By: Martin M. Shenkman, CPA, MBA, JD
Martin M. Shenkman, CPA, MBA, JD
Selecting a trustee is a tough decision, but the concerns you may have over potential candidates can often be mitigated by naming additional fiduciaries, and including provisions in the trust document to address those concerns. These steps can make the selection process less difficult or worrisome.
The Decision Struggling over who to put in charge of Junior’s treasure trove? The most important decisions you will have to make in completing an estate plan is choosing a trustee to manage the trusts you establish. Whether the trust is for yourself, your spouse, or other heirs, the control a trustee can wield makes the decision daunting. You need to identify someone with the integrity to carry out the job appropriately, the sensitivity to deal with the beneficiaries, and the sophistication to deal with tax, legal and other complex matters. What non-tax factors should you consider in choosing a trustee? What steps can you take to mitigate the concerns you have that a trustee may not have all the requisite attributes, or even if he or she does that he or she may not perform as expected? How can you plan your trust to mitigate the worries over trustee selection? Careful planning and drafting can often address the concerns you have with this decision.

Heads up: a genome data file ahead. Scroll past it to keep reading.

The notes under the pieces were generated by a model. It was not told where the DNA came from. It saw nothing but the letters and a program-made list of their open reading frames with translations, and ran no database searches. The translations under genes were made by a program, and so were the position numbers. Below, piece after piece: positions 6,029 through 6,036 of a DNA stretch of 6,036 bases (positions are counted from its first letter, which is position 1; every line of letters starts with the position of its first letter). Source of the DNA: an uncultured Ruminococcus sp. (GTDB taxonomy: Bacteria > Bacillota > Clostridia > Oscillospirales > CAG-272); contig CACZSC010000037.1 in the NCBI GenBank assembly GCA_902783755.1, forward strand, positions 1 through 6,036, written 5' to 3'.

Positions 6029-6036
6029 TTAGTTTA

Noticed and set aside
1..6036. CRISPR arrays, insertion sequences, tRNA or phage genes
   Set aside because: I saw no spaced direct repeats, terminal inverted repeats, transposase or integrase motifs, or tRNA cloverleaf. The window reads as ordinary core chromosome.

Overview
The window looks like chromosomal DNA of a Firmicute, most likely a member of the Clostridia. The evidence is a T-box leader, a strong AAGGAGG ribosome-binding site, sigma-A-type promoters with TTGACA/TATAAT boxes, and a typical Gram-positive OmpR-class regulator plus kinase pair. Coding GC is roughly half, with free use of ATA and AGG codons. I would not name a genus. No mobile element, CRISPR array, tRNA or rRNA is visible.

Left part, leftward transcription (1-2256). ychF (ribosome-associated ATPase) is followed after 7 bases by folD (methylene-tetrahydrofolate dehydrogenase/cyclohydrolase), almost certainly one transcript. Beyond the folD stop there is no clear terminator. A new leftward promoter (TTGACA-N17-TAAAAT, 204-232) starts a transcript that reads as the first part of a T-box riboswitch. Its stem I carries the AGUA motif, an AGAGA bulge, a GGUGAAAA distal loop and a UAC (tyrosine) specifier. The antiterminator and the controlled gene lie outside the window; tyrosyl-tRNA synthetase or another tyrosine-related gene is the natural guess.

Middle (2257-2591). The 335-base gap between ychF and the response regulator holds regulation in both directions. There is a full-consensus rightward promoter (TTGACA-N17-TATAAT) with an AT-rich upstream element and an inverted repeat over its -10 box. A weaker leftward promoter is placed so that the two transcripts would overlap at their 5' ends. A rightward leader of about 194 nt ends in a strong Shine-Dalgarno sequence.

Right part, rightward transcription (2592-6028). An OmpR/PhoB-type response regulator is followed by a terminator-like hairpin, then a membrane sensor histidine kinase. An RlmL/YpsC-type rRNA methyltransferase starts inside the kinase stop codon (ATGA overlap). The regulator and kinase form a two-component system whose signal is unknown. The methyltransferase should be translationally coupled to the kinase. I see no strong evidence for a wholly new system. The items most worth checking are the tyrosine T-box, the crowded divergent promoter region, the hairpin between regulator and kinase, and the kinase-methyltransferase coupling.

Role of a Trustee The trustee you designate will be charged with managing the trust, and implementing your wishes as expressed in the trust agreement. Trustee responsibilities vary, depending on the nature of the particular trust. However, there are duties which are common to most trusts. These include investing trust assets, making distributions to beneficiaries, coordinating investment decisions and distributions to current and future beneficiaries, recordkeeping, filing trust income tax returns, and communicating with beneficiaries. A clear trend in trust planning is to opt for longer term trusts, such as trusts that last a lifetime, or even perpetual trusts. The difficulty of the tasks and time periods faced by trustees are compounded by the tremendous diversity, even hostility, amongst heirs. Identifying a perfect trustee is almost impossible. If you view the decision in a broader sense of the flexibility and controls a trust can provide over trustee selection and trustee actions, the decision becomes more complex, but often much easier to make.